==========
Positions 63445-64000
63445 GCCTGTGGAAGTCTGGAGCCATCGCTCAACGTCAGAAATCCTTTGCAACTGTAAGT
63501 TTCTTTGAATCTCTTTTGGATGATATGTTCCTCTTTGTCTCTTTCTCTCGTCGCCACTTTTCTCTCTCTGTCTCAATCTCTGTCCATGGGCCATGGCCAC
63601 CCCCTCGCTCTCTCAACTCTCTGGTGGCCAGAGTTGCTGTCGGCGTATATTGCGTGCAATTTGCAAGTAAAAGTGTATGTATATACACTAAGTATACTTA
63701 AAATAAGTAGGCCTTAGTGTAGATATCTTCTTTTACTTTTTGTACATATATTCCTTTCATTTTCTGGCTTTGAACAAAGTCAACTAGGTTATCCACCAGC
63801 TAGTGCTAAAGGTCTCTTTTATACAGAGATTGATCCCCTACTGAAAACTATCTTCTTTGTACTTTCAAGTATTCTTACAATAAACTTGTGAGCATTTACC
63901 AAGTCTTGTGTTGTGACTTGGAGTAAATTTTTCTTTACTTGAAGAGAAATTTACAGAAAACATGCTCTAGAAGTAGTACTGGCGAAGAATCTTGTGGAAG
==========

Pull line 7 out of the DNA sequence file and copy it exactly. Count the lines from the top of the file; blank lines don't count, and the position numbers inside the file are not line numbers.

63901 AAGTCTTGTGTTGTGACTTGGAGTAAATTTTTCTTTACTTGAAGAGAAATTTACAGAAAACATGCTCTAGAAGTAGTACTGGCGAAGAATCTTGTGGAAG